For example, electromechanical limit switches are available with many types of mechanical operators and usually have threaded pipe connections for use with traditional wiring methods. However, a wide variety of sensors are available in more compact barrel-type arrangements and can be supplied with attached wiring cables or quick shut-off options. Quick shut-off options are preferred in many cases for simple installation and maintenance.
Sensors used for industrial purposes usually have to be rated by NEMA or IEC, making them suitable for use in dusty – and sometimes wet or flushing – environments. Exposure to shock and vibration is another factor to consider, and solid-state electronic sensors can perform better in this type of environment than mechanical versions.
Traditional discrete object sensors are simply connected to a 2-wire on / off signal for an electrical circuit or digital PLC input using 24 VDC or sometimes 120 VAC. Electromechanical contacts are marked as normally open (NO) or normally closed (NC) and designers must ensure that a sensor provides sufficient quantities of these NO and NC contacts to meet the needs of the application.
In recent years, many original equipment manufacturers (OEMs) have switched to using 24VDC 3-wire connection methods, which are typically applicable to more advanced types of solid state output sensors. Solid state outputs are electronic in nature, so they have a service life that far exceeds electromechanical contacts. These outputs typically use DC, although some are available in AC versions. When working with DC sensors, designers must coordinate NPN / sink and PNP / source arrangements with the entire electrical circuit design.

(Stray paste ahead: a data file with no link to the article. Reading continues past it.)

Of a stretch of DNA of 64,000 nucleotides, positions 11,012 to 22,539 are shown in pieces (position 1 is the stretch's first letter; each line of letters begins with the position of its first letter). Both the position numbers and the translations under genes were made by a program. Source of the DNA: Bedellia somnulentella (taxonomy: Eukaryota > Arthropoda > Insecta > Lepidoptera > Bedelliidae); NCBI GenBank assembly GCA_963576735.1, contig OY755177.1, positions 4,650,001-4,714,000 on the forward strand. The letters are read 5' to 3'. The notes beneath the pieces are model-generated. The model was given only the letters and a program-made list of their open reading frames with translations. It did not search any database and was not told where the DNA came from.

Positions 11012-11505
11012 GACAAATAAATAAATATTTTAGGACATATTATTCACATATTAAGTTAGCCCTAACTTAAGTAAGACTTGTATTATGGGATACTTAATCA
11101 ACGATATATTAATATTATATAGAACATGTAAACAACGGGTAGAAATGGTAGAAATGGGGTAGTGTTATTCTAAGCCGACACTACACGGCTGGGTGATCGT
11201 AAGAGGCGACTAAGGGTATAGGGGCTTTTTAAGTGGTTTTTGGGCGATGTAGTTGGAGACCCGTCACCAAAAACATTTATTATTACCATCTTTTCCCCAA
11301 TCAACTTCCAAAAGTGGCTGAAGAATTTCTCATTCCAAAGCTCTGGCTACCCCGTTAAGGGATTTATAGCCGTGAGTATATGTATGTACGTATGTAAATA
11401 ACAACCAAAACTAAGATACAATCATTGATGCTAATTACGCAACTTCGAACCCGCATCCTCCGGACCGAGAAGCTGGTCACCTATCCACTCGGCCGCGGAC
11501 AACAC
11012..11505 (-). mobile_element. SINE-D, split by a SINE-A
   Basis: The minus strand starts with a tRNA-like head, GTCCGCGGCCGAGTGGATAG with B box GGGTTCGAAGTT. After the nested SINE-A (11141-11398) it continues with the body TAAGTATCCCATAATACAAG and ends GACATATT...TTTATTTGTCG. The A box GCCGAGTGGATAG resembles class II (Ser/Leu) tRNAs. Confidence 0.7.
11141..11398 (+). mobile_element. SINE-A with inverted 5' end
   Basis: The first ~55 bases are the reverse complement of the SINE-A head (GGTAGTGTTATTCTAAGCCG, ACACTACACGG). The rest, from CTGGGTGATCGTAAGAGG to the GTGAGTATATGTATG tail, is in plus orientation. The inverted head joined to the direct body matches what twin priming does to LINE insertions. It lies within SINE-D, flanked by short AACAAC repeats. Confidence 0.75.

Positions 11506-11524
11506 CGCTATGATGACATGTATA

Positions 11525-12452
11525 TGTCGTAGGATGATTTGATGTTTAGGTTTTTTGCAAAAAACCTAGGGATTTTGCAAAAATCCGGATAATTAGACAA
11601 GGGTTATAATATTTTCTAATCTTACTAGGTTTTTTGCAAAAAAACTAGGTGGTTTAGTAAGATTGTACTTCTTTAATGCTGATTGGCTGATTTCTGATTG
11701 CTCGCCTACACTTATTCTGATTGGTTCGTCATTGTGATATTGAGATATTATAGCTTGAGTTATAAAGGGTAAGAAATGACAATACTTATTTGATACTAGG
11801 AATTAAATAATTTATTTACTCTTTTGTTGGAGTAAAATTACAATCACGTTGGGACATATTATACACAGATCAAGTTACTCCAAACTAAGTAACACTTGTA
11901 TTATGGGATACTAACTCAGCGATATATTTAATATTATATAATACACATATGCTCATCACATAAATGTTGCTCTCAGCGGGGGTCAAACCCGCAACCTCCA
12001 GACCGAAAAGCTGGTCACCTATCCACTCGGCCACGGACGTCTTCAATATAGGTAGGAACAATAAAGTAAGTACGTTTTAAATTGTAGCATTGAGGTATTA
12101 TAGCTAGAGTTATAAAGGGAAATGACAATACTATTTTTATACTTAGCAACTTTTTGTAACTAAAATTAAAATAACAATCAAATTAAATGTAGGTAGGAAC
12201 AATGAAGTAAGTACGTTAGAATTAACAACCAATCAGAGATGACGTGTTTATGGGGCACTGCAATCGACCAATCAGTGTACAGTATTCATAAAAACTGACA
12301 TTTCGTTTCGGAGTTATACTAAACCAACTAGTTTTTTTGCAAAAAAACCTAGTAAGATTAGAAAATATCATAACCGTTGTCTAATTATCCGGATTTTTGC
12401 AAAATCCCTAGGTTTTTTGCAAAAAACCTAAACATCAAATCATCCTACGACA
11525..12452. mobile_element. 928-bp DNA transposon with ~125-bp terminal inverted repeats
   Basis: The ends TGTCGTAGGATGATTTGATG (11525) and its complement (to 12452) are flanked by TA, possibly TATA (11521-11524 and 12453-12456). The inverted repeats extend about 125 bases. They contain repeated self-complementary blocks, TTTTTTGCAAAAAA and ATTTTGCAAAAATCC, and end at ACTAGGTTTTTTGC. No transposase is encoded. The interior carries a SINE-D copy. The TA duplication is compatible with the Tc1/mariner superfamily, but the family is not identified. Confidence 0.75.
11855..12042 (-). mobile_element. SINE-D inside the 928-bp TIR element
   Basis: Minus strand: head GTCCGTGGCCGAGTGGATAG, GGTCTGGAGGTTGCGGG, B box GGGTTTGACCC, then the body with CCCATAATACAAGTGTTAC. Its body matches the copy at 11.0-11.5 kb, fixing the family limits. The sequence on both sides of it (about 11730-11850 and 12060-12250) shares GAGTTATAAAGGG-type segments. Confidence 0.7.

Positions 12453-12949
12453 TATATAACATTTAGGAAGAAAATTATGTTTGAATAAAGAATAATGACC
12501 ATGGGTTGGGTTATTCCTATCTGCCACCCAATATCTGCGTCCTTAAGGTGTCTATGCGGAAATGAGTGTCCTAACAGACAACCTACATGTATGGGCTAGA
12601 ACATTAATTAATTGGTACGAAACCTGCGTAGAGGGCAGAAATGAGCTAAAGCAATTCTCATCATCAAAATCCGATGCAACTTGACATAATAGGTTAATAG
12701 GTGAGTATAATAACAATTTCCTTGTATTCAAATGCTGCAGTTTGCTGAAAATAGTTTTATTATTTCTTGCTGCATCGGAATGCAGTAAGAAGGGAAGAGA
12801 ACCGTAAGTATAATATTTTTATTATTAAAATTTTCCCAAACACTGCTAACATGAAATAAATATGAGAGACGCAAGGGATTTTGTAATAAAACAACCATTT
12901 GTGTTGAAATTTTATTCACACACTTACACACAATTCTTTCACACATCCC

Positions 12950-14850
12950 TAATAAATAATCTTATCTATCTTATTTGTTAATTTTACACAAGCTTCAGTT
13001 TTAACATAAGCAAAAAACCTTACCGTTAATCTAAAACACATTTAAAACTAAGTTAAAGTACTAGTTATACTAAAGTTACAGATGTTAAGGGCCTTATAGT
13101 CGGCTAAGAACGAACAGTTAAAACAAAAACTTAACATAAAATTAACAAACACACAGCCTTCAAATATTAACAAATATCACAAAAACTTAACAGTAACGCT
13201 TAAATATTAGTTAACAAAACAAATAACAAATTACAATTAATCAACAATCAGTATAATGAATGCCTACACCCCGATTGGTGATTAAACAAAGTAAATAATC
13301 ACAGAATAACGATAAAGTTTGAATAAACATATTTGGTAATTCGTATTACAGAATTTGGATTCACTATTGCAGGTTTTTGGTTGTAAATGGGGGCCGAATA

The connection methods discussed so far are “read-only”, but some of today’s electronic sensors can support two-way communication with additional advanced information and configuration options. This can be achieved using a protocol such as IO-Link, which is a standardized input / output technology to provide intelligent communication between a sensor and a connected monitoring device such as a PLC (Figure 2). Many OEMs take advantage of these capabilities to deliver optimized automated equipment.
There is no one size fits all
There is no one-size-fits-all sensor technology, and in fact many of them overlap in their application support capabilities. With the basics in mind, the designers are well served, working with vendors offering a wide portfolio of sensor types and connectivity options to get the most appropriate industrial automation products.
About the author
Bill Sonental is a technical marketing engineer at AutomationDirect. He has been with AutomationDirect since 2009 in technical and marketing roles and holds a BSEE degree from the Georgia Institute of Technology. Prior to joining the company, Bill spent 15 years designing, programming and commissioning control systems in the newspaper and printing industries.